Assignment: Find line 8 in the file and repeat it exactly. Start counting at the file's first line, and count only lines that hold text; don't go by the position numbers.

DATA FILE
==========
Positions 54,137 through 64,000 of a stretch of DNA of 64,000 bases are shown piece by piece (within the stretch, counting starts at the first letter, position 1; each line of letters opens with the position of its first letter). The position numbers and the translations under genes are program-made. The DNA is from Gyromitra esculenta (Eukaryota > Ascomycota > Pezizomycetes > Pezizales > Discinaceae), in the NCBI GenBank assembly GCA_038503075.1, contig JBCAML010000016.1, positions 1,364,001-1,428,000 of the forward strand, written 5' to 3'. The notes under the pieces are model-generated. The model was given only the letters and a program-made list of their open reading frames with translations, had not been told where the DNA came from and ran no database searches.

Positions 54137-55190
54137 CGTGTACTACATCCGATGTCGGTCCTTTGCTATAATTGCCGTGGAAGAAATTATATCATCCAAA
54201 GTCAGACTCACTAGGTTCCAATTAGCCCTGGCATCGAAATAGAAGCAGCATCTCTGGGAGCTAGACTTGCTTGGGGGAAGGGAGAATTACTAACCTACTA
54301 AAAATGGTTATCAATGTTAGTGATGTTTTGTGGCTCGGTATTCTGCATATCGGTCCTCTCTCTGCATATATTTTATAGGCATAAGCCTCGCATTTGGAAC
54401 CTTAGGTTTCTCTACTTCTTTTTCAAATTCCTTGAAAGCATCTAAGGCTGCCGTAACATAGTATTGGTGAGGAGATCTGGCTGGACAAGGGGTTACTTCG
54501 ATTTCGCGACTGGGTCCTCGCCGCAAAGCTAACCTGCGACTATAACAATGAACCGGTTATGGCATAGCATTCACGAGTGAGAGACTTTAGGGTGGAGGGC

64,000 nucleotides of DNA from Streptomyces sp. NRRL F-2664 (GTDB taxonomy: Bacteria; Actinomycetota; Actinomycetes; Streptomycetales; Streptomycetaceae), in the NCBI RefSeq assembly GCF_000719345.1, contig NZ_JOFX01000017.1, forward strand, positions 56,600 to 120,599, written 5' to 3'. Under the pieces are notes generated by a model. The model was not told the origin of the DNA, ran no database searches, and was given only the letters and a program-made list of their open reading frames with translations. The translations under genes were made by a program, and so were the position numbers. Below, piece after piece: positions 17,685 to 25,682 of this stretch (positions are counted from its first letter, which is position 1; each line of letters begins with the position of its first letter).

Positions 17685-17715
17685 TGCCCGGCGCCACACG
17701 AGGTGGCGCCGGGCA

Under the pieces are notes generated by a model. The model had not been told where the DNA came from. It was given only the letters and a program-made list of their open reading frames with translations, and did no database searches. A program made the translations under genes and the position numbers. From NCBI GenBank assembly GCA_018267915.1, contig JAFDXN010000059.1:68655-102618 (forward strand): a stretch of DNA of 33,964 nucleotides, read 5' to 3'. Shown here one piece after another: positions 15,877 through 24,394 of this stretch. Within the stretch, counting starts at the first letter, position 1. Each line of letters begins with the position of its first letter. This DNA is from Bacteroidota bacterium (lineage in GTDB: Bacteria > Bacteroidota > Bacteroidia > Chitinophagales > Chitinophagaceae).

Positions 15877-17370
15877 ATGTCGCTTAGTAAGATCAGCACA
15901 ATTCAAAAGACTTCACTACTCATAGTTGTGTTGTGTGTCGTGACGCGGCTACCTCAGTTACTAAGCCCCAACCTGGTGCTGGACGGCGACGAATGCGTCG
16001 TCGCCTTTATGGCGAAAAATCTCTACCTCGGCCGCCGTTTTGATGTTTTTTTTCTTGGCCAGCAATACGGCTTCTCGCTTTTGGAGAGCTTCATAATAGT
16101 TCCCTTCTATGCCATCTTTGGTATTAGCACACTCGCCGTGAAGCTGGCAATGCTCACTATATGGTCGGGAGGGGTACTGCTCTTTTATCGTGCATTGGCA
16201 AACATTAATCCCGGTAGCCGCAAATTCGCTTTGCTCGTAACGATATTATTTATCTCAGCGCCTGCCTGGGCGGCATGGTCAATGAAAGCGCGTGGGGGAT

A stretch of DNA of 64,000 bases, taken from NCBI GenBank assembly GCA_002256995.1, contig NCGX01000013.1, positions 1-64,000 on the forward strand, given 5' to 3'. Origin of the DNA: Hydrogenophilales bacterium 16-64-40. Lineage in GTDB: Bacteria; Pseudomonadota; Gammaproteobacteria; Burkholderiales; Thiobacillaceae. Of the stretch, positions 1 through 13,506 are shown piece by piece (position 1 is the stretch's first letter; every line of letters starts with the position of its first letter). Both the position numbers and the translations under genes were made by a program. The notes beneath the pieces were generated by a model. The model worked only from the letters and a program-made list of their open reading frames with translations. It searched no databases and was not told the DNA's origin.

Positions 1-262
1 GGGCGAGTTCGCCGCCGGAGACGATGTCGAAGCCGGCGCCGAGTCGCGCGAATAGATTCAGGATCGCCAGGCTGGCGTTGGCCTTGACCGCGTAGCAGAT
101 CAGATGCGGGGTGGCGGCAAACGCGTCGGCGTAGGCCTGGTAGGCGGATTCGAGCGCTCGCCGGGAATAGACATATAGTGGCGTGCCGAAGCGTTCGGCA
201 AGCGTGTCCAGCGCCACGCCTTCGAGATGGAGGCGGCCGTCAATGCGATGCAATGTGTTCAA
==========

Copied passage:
64,000 nucleotides of DNA from Streptomyces sp. NRRL F-2664 (GTDB taxonomy: Bacteria; Actinomycetota; Actinomycetes; Streptomycetales; Streptomycetaceae), in the NCBI RefSeq assembly GCF_000719345.1, contig NZ_JOFX01000017.1, forward strand, positions 56,600 to 120,599, written 5' to 3'. Under the pieces are notes generated by a model. The model was not told the origin of the DNA, ran no database searches, and was given only the letters and a program-made list of their open reading frames with translations. The translations under genes were made by a program, and so were the position numbers. Below, piece after piece: positions 17,685 to 25,682 of this stretch (positions are counted from its first letter, which is position 1; each line of letters begins with the position of its first letter).